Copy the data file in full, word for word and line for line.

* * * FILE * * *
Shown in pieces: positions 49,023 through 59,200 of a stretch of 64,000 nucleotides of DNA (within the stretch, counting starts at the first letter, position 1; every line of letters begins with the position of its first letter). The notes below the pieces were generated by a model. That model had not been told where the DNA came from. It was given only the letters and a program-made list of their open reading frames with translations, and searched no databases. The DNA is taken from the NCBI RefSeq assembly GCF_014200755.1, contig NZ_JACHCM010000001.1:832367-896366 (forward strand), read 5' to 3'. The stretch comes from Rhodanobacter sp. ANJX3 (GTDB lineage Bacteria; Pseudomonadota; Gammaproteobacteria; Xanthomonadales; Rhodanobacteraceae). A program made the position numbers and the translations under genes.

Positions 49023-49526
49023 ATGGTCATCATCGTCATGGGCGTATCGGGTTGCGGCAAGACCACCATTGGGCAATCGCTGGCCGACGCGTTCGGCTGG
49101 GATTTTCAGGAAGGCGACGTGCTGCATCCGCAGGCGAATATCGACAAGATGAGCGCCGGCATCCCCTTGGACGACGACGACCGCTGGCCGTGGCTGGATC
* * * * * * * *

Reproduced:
Shown in pieces: positions 49,023 through 59,200 of a stretch of 64,000 nucleotides of DNA (within the stretch, counting starts at the first letter, position 1; every line of letters begins with the position of its first letter). The notes below the pieces were generated by a model. That model had not been told where the DNA came from. It was given only the letters and a program-made list of their open reading frames with translations, and searched no databases. The DNA is taken from the NCBI RefSeq assembly GCF_014200755.1, contig NZ_JACHCM010000001.1:832367-896366 (forward strand), read 5' to 3'. The stretch comes from Rhodanobacter sp. ANJX3 (GTDB lineage Bacteria; Pseudomonadota; Gammaproteobacteria; Xanthomonadales; Rhodanobacteraceae). A program made the position numbers and the translations under genes.

Positions 49023-49526
49023 ATGGTCATCATCGTCATGGGCGTATCGGGTTGCGGCAAGACCACCATTGGGCAATCGCTGGCCGACGCGTTCGGCTGG
49101 GATTTTCAGGAAGGCGACGTGCTGCATCCGCAGGCGAATATCGACAAGATGAGCGCCGGCATCCCCTTGGACGACGACGACCGCTGGCCGTGGCTGGATC